In “Lost in Space” MoDo ponders gunfire, pressure cookers, tweets, vigilantes and talking heads who can’t stop talking. The Moustache of Wisdom, in “Goodbye to All That,” says with the resignation of Salam Fayyad, the Palestinian prime minister, goes the progress made toward transparent governance and a two-state solution. Here’s MoDo:
When James Gleick was my editor on the City Desk of The Times, he would often stare into space.
This was no mere daydreaming. Every time he stared, a clever idea bloomed. After leaving The Times, he founded one of the first Internet service providers. He made chaos theory so celebrated it inspired Tom Stoppard’s “Arcadia.” He wrote science and technology books acclaimed for making the theoretical sexy, including “The Information,” a history from cuneiforms to coding about the thing we want most and have the most of, the thing that defines us, and the thing that brings pleasure and predicament in equal measure.
Everybody is continuously connected to everybody else on Twitter, on Facebook, on Instagram, on Reddit, e-mailing, texting, faster and faster, with the flood of information jeopardizing meaning. Everybody’s talking at once in a hypnotic, hyper din: the cocktail party from hell.
Jim is at work now on a book about the history of time travel, though he doesn’t believe in it. (Take that, H.G. Wells and Doctor Who.)
I was taken with a piece he wrote this week for New York magazine about how the Boston Marathon bombings exposed a new phase in our experience of what David Foster Wallace called Total Noise: “the tsunami of available fact, context, and perspective.”
The unfolding terror, Jim wrote, “found the ecosystem of information in a strange and unstable state: Twitter on the rise, cable TV in disarray, Internet vigilantes bleeding into the F.B.I.’s staggeringly complex (and triumphant) crash program of forensic video analysis. If there ever was a dividing line between cyberspace and what we used to call ‘the real world,’ it vanished last week.” Crowd-sourcing quickly turned into witchhunting, he noted, and bits of intelligence surfaced amid “new forms of banality.”
Jim asserted that embarrassing instances of jumping the gun on arrest bulletins at CNN and Fox News, and airwaves filled with hollow, incessant chatter and pseudoinformation, showed that “continuous real-time broadcast news is a failed experiment.”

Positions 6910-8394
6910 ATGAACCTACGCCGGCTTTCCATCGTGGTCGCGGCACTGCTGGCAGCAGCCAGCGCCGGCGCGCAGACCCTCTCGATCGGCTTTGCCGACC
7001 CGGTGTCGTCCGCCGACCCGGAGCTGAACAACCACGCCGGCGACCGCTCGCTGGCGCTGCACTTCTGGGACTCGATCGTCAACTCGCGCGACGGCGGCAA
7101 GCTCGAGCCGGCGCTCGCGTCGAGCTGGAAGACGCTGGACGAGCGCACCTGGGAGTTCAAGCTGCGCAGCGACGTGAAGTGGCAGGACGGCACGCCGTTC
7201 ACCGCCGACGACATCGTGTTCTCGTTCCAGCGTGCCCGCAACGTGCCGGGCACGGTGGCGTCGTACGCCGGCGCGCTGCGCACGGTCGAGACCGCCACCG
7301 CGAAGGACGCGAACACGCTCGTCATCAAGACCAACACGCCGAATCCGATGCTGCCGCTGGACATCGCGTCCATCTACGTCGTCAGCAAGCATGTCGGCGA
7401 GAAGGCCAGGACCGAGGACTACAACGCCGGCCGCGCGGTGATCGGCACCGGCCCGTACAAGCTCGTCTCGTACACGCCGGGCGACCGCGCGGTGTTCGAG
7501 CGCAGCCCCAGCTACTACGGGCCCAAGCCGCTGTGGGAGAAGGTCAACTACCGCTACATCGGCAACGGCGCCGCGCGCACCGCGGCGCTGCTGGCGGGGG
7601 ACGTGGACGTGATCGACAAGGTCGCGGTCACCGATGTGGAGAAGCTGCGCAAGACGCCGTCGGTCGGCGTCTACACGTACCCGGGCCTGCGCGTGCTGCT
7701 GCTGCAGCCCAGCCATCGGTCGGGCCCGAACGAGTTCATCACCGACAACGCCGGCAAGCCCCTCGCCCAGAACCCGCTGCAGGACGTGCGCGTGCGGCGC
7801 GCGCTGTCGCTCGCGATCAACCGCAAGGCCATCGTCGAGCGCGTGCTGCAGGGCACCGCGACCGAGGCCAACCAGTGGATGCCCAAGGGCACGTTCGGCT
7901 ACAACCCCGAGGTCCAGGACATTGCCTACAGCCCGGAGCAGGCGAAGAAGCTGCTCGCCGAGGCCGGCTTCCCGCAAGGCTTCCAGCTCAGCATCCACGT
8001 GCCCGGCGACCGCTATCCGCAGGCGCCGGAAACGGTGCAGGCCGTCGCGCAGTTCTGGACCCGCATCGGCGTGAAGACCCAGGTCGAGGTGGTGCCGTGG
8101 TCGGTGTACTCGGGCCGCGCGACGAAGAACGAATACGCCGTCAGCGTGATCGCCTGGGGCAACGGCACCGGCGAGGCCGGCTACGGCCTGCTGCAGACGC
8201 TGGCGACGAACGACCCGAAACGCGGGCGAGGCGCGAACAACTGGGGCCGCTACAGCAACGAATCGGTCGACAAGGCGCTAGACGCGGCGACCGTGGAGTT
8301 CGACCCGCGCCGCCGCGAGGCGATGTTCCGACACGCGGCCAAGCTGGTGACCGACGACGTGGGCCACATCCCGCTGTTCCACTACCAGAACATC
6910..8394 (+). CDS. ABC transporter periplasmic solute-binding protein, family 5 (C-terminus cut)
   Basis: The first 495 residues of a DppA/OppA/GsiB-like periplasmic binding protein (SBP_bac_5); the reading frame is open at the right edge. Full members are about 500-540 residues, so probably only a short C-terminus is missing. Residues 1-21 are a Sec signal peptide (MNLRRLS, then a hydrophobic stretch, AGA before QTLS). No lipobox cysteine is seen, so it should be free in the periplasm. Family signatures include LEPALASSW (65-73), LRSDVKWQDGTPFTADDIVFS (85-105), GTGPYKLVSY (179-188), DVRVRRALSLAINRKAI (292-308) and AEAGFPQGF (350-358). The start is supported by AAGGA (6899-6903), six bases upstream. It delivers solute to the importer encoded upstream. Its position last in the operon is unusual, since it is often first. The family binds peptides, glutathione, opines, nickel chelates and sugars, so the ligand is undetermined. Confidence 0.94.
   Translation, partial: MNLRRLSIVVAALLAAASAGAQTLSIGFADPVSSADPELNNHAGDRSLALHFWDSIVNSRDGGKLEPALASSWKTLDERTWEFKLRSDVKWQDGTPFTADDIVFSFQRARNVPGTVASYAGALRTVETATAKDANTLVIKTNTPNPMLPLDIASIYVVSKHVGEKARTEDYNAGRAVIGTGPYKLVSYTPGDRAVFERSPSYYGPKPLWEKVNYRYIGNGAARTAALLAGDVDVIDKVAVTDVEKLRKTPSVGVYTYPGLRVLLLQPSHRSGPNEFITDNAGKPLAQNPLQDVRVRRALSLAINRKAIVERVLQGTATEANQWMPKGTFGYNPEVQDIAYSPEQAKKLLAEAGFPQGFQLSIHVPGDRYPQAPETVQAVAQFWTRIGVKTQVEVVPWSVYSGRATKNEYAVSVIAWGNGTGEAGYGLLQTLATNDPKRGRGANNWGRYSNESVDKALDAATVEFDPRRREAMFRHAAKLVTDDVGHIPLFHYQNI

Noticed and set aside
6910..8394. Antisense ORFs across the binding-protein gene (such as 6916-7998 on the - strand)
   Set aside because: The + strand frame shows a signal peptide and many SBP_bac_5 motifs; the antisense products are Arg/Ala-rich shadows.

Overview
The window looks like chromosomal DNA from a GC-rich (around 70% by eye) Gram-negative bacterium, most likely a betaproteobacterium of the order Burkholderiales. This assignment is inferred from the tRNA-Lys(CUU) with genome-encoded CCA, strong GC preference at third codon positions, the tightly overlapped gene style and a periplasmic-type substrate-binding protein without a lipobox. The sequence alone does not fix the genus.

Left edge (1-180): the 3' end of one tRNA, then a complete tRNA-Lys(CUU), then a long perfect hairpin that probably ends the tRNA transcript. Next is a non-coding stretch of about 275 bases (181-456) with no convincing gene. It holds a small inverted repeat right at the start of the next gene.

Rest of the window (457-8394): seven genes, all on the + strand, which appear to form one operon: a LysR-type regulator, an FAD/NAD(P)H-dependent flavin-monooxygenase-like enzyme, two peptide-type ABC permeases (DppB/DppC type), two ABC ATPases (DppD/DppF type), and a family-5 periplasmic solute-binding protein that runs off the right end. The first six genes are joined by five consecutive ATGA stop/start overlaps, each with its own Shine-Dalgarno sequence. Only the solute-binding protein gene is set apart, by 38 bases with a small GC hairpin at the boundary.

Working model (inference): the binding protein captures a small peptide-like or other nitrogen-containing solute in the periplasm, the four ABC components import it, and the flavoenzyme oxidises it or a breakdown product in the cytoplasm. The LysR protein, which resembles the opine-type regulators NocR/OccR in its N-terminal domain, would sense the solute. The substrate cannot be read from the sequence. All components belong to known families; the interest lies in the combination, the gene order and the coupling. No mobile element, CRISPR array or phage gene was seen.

Roger Ailes may not be quaking in his loafers. But has the long-ingrained automatic impulse to turn on the TV when news happens run its course?
I asked Jim to elaborate over coffee.
“The TV audience used to be isolated and passive,” he said. “Now everybody is tweeting and texting to everybody else, and sometimes the viewers know more than the hapless microphone-wielding faces on TV.
“During the drama of the Boston manhunt and car chase, it never occurred to me to turn on the TV. The screen I needed was on my iPhone, where I followed the tweets of newspaper reporters running through the streets of Boston and Cambridge residents listening to gunfire in real-time. The Internet is messy, pointillist, noisy, often wrong. But if you had a visceral need for instantaneity, TV couldn’t compete.
“Reporters doing TV news in real-time are an oxymoron: You can’t gather news and present it at the same time. Part of newsgathering is the gathering part.
“People on Twitter were crowing about how superior Twitter is to old media. What they meant was, ‘See, we’re faster than TV.’ And I’m there. But I’m also still an old-media guy, because the information that matters sometimes comes the next day or the next month, when there is time to digest and interpret. The best reporting in Boston last week was not in cyberspace. It was in the two great daily newspapers that were on the scene, The Boston Globe and The Times.